I’m grateful for curiosity and a sense of humor, both of which provided a healthy perspective on this sight this morning, and this evening. I left the gnawed tomato on the vine to see if the critter came back, which clearly it did, but I didn’t catch it in the act. Still, better it keeps wrecking one fruit than I pick that and it attacks another.

Grateful to discover another ‘new way’: to warm Stellar’s pill-delivery cheese to make it pliable enough to wrap his meds, and cool the troubled wrist at the same time. He gets four sets of pills a day and two injections. It seems completely random how he cycles through good spells and bad spells, which he’s in right now: I’ve picked him up three or four times today from stumbles, as he walks like a drunken sailor. Just a few days ago he was doing so well, and nothing really has changed. Eventually will come a point of diminishing returns for him, and I may have to discern when that is. Every pet person’s nightmare.

Speaking of nightmares, I had a doozie this morning, after waking at 5 to let him out, and forcing myself to sleep for a couple of more hours. Somewhere in that last hour, oh I don’t even wanna describe it, but in short, he was dying in my arms as people passed around us in the busy lobby of the place we lived, one in a hundred offering some simple comfort or help like a single paper towel–though I kept asking for someone to help me get him back to our apartment. I finally realized it was a dream and I could wake up and leave it behind. I’m grateful for the capacity to recognize a dream and leave it when it’s ugly.

Grateful to have the right tools for the job.

Fruits of My Labors

I’m grateful for the lettuce-leaf basil, and for Amy’s suggestion to use it on a BLT… with, gratefully, a fresh garden tomato.

I’m grateful today for how the efforts I’ve made have paid off. I don’t have a lot of the things that people value, but I value all the things I have: I have enough. I have more than enough. I’m grateful that the choices I’ve made over the past forty years or more have led me to this life, this community, these friends, this place with its home and garden. I’m most immediately grateful today for the food rolling in from the garden. I’m grateful every day for the food that finds its way to my plate from all the places it originates; I’m grateful to have any food, especially grateful to have enough food, all the food I could want, in a world of want.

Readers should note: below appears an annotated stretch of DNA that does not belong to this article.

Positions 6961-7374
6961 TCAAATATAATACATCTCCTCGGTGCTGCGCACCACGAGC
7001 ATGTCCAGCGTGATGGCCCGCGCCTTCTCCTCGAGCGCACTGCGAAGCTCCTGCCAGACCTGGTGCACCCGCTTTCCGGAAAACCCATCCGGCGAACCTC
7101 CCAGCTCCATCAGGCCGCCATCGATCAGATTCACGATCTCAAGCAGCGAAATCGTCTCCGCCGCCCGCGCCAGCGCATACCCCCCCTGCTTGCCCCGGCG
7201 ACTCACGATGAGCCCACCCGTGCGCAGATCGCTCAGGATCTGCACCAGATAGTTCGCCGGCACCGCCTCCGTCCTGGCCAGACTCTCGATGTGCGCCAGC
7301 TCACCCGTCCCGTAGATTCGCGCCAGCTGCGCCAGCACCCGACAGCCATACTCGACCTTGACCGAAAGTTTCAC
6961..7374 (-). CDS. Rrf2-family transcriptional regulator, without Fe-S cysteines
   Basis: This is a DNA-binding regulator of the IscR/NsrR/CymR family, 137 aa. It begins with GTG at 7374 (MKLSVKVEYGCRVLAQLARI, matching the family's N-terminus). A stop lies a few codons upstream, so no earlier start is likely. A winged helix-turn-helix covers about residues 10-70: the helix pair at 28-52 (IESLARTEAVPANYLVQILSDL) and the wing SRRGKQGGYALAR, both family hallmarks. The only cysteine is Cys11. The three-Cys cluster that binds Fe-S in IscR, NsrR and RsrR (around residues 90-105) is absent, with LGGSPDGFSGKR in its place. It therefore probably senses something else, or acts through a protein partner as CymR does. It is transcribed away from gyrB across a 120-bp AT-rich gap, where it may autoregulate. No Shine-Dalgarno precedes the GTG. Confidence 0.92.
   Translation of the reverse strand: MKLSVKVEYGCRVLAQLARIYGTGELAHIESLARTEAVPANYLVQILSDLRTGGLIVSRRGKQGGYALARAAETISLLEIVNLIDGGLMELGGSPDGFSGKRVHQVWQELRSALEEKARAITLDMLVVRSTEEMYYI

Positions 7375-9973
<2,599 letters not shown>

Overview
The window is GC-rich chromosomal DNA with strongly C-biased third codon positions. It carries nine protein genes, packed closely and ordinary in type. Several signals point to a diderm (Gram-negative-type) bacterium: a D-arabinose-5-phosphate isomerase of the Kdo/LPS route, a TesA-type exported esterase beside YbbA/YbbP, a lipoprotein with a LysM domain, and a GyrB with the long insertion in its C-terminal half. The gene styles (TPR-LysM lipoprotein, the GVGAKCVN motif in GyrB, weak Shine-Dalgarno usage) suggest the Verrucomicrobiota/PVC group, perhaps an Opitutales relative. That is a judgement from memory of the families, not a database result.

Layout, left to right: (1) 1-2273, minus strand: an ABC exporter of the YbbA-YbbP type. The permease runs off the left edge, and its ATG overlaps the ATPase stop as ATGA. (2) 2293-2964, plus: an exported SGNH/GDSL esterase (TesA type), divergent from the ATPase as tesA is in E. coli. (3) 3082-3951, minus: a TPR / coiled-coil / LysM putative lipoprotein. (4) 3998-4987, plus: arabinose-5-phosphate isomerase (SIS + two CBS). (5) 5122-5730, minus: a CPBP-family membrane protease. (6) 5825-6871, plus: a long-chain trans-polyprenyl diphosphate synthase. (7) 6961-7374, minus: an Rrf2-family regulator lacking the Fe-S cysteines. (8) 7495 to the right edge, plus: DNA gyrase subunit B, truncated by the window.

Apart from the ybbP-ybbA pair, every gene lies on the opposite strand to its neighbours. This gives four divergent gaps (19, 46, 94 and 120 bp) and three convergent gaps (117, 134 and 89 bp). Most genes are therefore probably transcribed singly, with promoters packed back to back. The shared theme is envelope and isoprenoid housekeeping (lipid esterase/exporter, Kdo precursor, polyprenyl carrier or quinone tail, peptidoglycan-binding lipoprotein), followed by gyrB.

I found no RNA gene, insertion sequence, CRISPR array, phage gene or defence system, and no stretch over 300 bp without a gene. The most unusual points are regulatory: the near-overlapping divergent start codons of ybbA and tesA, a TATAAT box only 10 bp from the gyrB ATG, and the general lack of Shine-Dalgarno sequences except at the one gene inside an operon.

I’m grateful for tomatillos, parsley, cilantro, garlic from the garden, and for this great recipe for layered enchiladas. I’ve made it a few times, but one has to be rich in tomatillos, which this summer I am! Also I used mostly parsley because there is a dearth of cilantro in the garden this year. Funny how that goes, one year you have more of something than you can use and the next year it just doesn’t take.

I’m rich in cucumbers, too, and made another batch of pickles this afternoon. I’ve got a couple of jars of lacto-fermented dill pickles in the fridge already, a couple of vinegar-dill jars preserved, and today processed three pints of bread&butter pickles, and a scant pint of fermented dill slices. We’ll know more later if that last one will keep on the shelf, but it’s worth a try. I’m grateful that after a few years, I’m starting to feel pretty comfortable pickling and preserving; it no longer has to be a huge deal that takes a whole day’s focus. I’m grateful for the fruits of my labors in the garden and in the kitchen.